The regular Marxist “understanding the victim, giving credit to the weak” platitudes won’t help here; it is one thing to claim resistance here and now, but it is quite another to raise one’s children in such a way as to prevent any possibility of the cessation of hostilities until… the cessation of the existence of the other party (G-d forbid).
Sara Roy has it that the Jewish state is duty-bound to fulfill the demands of those people in order to placate them. Far beyond her is compassion to those two small children, and their numerous peers, who are being sacrificed to the Molech of Islamic suicide-bombing. Her “mercy”, her “compassion”, being uninformed of the facts, or worse, willfully ignorant of them, translates to cruelty and callousness in reality. The context-free onlooker, or the willfully truth-suppressing moonbat, will look at the father who spanks his child and say, “What a cruel man this is! How awfully he treats his own kids!” But the informed, reasoned observer knows that that father’s chastisement may well be the only thing separating the child from a future career in a criminal organization. K’rachem av al banim, says King David (Psalms 103:13)—“Like as a father hath compassion upon his children, so hath the LORD compassion upon them that fear Him”. One of the signs of G-d’s Fatherhood is chastisement of those He loves, because He loves them. Not like the hippified, psychobabble-mutated, emasculated fatherhood of today, in which the father is a milquetoast letting his children stray to any direction in a flurry of “egalitarianism”.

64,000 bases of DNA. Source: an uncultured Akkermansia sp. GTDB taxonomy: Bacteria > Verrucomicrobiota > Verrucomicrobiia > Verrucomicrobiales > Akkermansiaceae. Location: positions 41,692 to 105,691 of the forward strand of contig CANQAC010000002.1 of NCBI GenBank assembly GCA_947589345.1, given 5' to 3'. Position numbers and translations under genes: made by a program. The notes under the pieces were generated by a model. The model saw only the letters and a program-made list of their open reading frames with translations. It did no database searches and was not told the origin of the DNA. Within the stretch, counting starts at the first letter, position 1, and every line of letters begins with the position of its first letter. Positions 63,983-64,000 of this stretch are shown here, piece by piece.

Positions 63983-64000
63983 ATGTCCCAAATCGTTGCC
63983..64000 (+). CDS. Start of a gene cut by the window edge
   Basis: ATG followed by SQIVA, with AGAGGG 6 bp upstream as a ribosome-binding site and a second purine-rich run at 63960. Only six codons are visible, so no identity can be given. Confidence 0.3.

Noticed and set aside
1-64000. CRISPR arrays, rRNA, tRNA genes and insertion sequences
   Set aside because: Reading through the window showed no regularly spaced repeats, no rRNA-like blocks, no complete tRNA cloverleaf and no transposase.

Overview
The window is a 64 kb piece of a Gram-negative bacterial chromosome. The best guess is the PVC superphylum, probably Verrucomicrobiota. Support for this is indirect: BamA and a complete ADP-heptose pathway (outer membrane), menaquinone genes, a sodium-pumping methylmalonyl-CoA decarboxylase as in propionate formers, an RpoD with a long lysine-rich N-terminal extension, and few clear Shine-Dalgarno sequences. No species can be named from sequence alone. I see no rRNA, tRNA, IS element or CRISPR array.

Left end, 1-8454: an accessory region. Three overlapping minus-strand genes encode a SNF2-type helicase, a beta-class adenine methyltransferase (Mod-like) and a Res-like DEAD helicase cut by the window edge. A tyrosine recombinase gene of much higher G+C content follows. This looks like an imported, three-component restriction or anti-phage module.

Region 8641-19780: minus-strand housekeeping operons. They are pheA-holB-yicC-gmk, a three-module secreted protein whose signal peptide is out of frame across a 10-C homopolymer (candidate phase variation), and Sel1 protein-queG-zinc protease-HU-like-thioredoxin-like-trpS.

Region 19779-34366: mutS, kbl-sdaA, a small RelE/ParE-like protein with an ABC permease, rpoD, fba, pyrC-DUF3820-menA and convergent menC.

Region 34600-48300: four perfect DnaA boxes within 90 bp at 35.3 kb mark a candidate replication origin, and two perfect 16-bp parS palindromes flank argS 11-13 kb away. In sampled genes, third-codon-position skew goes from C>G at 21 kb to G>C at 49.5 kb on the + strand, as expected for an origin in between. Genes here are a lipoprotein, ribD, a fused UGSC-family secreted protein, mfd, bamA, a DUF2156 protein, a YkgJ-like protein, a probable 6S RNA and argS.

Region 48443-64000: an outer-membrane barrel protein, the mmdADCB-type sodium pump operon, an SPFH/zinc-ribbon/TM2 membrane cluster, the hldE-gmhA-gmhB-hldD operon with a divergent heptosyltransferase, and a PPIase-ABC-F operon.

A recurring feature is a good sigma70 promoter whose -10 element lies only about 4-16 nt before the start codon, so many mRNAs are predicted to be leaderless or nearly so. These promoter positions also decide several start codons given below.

If you love those children, you will advocate taking them away from their parents to be raised on a life-enabling doctrine. If you see them as a reason why their parents must be placated, if you “understand” why this atrocious phenomenon has come to pass, then you have no more than the appearance of compassion. You are like the swine, in that you display your cloven hoofs to all, saying, “See, I am pure”, but the darkness of your heart is betrayed by your lack of rumination, by your inability, or outright unwillingness, to do an internal process of thinking about the whole matter.